Tag: Open Science

Open Access as the New Standard: Disruption at What Cost?

open access disruption at what costThe current phase of transition shows that gold Open Access (OA) is likely to be a disruptive force for the establishment. Libraries and institutions aim to cut costs by pushing for more Open Access; publishers seek to raise profits, or at least stay in business. New ventures are growing in between those needs: they’re cheaper than established offerings, but can survive on lower profit margins. Those ventures gradually build the infrastructure for future scholarly communication. But at what cost?

*** This article originally appeared with minor changes in SYP’s InPrint 2017 autumn edition; it’s the teaser for my talk at SYP’s conference in Oxford on  the 11th November 2017. ***

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Open Access and the Prisoner’s Dilemma

Open Access Book PublishingGold Open Access is an accepted, yet isolated model in academic book publishing. Publishing houses only dare to scale open access in small steps. While books, especially monographs, are still the preferred medium to communicate scholarship in many disciplines, foremost in the arts, humanities, and social sciences, the overall market of academic books is in recession. Less sold books means less access. Large scale Open Access publishing may be a solution. But publishing houses seem to be in a prisoner’s dilemma: to adapt Open Access on a large enough scale required a systematic approach in which all publishing houses would have to act. My recently published study (June 2017, UCL Press) provides a theoretical explanation for this.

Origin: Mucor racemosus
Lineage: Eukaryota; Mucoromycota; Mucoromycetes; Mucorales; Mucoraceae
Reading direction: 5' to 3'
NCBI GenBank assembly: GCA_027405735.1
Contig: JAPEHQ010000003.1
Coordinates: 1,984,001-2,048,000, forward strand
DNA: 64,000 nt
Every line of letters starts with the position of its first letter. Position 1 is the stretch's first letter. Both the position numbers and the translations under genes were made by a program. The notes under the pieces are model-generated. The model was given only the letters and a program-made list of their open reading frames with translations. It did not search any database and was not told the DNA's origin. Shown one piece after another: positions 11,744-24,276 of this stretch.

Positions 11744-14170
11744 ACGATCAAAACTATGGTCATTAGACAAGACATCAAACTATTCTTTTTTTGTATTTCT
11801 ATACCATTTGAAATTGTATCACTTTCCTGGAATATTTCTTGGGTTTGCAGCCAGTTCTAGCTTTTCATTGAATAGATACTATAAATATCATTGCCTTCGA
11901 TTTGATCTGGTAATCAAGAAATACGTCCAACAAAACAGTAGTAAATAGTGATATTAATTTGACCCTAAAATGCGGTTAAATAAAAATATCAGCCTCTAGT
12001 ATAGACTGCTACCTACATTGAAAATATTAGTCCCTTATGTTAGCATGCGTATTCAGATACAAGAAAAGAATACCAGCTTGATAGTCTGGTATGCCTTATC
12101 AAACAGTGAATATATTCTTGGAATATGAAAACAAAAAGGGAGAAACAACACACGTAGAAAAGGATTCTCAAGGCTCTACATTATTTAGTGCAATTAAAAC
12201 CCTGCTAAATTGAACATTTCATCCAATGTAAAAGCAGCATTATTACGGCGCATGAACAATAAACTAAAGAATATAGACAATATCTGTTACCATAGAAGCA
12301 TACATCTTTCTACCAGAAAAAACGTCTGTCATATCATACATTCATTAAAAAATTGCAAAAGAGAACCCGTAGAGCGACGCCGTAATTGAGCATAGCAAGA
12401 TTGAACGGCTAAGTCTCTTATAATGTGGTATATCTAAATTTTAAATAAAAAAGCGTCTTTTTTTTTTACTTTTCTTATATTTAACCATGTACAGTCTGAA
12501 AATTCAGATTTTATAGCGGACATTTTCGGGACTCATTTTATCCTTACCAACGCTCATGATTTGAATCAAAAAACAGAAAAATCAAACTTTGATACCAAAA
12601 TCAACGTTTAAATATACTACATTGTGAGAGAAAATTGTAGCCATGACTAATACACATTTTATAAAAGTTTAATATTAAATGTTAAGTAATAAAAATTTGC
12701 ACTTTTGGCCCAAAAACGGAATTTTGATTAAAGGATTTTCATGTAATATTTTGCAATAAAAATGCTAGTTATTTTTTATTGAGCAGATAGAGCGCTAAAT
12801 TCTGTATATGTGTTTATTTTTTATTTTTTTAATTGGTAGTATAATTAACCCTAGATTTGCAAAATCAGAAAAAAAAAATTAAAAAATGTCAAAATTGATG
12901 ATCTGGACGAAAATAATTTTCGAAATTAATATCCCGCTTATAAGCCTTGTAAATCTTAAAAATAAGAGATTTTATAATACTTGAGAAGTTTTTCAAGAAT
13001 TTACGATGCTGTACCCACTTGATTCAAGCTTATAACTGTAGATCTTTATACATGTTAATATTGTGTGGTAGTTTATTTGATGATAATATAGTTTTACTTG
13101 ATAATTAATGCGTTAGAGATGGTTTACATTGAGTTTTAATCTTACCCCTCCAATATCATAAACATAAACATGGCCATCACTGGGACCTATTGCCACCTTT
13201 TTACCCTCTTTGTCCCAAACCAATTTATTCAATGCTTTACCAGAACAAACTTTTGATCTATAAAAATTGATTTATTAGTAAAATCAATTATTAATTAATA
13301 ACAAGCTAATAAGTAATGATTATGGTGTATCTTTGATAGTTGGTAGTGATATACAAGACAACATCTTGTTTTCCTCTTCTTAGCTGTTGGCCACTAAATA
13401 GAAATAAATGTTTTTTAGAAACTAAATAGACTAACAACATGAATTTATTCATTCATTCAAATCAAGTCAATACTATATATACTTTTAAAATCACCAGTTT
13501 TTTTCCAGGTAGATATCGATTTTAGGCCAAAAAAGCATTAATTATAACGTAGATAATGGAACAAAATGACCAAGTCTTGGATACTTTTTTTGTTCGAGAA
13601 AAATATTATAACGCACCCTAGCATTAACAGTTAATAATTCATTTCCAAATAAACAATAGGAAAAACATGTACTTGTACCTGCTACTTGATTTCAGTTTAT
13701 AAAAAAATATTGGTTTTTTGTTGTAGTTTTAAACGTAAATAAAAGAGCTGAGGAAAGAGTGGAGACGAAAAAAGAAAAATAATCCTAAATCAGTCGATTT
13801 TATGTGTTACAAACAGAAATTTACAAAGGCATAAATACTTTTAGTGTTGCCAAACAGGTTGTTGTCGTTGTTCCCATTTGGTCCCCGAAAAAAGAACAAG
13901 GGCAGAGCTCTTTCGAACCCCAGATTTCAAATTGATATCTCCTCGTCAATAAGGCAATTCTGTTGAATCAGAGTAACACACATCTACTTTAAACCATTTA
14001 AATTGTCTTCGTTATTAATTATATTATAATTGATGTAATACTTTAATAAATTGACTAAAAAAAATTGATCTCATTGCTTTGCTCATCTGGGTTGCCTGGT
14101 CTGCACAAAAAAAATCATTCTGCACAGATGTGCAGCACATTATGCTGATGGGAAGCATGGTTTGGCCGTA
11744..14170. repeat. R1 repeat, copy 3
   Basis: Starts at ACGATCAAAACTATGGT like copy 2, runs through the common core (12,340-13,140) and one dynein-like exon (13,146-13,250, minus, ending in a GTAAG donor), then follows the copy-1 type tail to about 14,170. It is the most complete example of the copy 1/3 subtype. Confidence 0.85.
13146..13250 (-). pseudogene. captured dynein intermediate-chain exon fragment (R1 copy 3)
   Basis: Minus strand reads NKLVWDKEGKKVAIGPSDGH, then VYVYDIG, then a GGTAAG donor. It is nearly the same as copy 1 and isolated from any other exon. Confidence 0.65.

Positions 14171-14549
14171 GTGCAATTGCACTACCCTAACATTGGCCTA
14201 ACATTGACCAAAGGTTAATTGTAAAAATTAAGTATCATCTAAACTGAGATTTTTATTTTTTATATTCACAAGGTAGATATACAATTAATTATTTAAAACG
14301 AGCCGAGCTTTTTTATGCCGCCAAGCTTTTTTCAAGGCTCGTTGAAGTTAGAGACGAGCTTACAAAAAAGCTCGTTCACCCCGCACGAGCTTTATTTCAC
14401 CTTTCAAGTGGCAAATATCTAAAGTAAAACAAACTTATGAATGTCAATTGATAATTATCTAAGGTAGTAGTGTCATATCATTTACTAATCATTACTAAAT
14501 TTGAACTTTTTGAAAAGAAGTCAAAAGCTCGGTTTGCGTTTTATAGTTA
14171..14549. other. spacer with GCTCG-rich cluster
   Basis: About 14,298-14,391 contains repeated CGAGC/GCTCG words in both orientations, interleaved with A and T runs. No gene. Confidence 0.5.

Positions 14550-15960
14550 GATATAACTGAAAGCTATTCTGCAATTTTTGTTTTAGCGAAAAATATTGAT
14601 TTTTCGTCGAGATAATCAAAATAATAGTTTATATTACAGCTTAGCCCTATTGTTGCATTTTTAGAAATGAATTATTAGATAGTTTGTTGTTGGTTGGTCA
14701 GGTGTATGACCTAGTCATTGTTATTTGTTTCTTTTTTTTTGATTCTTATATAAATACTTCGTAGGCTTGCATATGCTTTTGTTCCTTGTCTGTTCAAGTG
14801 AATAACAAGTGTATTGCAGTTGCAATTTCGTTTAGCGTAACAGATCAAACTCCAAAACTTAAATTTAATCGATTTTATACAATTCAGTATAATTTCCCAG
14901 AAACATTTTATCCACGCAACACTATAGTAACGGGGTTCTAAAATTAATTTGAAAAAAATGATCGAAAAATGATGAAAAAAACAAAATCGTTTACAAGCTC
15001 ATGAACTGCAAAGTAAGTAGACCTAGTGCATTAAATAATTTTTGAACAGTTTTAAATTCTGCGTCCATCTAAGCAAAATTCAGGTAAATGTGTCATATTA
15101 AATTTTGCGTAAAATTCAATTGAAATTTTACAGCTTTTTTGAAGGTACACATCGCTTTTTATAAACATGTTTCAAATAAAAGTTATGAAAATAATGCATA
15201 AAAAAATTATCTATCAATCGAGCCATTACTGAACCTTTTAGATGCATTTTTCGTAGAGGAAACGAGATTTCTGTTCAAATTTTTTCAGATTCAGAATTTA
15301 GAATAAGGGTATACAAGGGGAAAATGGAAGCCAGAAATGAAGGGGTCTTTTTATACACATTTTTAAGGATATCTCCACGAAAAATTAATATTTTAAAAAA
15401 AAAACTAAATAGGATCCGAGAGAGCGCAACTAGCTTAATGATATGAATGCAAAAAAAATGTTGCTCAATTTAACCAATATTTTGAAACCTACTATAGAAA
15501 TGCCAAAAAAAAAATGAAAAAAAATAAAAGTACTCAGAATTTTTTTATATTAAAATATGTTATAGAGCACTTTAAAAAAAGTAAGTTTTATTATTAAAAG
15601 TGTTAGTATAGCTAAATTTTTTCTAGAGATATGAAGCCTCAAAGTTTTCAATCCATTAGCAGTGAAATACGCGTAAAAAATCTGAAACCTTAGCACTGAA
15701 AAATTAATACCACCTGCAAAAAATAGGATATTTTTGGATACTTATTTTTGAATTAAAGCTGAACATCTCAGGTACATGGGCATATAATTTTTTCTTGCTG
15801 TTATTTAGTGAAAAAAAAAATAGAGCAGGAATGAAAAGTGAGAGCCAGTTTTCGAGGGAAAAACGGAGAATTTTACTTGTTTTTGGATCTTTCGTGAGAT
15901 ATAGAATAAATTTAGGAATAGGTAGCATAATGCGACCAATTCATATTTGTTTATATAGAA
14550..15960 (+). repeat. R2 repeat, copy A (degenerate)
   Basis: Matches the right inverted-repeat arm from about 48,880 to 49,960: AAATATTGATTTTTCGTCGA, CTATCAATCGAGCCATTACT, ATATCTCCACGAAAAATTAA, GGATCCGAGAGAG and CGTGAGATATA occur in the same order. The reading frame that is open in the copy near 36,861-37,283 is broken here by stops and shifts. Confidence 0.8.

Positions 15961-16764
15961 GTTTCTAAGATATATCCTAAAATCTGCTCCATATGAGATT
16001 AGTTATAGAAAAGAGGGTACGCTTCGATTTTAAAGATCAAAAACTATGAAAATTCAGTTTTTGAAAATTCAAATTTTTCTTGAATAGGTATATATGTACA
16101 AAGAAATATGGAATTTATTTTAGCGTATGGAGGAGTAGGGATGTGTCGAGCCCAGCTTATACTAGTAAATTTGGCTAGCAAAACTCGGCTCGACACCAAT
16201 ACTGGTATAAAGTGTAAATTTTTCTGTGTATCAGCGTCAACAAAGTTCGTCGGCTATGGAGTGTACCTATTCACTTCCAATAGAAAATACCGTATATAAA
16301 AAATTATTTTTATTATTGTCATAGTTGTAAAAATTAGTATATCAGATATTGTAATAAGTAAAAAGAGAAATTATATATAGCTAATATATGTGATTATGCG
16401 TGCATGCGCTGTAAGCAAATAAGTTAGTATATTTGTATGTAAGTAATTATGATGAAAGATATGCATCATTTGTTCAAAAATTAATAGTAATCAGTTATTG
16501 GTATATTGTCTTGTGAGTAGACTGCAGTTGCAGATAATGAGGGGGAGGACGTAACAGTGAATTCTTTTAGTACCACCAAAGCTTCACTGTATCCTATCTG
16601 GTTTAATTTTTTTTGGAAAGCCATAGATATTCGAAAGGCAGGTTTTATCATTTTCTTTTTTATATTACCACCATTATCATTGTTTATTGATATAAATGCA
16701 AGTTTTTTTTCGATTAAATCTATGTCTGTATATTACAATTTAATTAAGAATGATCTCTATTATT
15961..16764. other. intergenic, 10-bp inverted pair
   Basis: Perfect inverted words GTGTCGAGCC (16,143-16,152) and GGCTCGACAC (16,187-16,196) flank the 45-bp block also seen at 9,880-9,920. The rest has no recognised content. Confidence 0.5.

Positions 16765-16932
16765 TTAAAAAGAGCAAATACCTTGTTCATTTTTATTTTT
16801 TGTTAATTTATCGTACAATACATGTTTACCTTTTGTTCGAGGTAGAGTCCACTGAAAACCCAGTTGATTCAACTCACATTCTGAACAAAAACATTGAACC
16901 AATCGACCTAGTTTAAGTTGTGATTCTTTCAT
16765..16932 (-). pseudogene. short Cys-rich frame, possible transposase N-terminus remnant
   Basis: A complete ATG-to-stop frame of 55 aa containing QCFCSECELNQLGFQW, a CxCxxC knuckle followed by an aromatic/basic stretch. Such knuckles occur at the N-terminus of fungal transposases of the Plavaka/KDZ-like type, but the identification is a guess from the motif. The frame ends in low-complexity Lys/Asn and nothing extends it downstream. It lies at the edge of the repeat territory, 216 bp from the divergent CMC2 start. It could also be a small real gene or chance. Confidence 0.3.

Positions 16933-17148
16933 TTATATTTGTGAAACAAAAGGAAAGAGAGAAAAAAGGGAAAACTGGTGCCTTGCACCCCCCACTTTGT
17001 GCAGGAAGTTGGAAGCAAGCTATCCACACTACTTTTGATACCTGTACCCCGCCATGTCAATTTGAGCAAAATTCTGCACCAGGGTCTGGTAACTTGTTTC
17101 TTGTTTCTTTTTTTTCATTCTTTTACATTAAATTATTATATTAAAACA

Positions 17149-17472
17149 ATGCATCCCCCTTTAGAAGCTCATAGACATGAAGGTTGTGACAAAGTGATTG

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Sci-Hub—Elsevier: 62 million for more openness—15 million against

“This ruling should stand as a warning to those who knowingly violate others’ rights,” comments Matt McKay of the STM Association on the decision of a New York district court against Sci-Hub. The court ruled that Sci-Hub, the Library of Genesis, and similar illegal projects will have to pay $15m to the claimant. Sounds about right, it’s copyright infringement. Of all the laws, publishers should hold up those dealing with intellectual property the highest.

Yet, the claimant is Elsevier, which gives the ruling a bitter taste.

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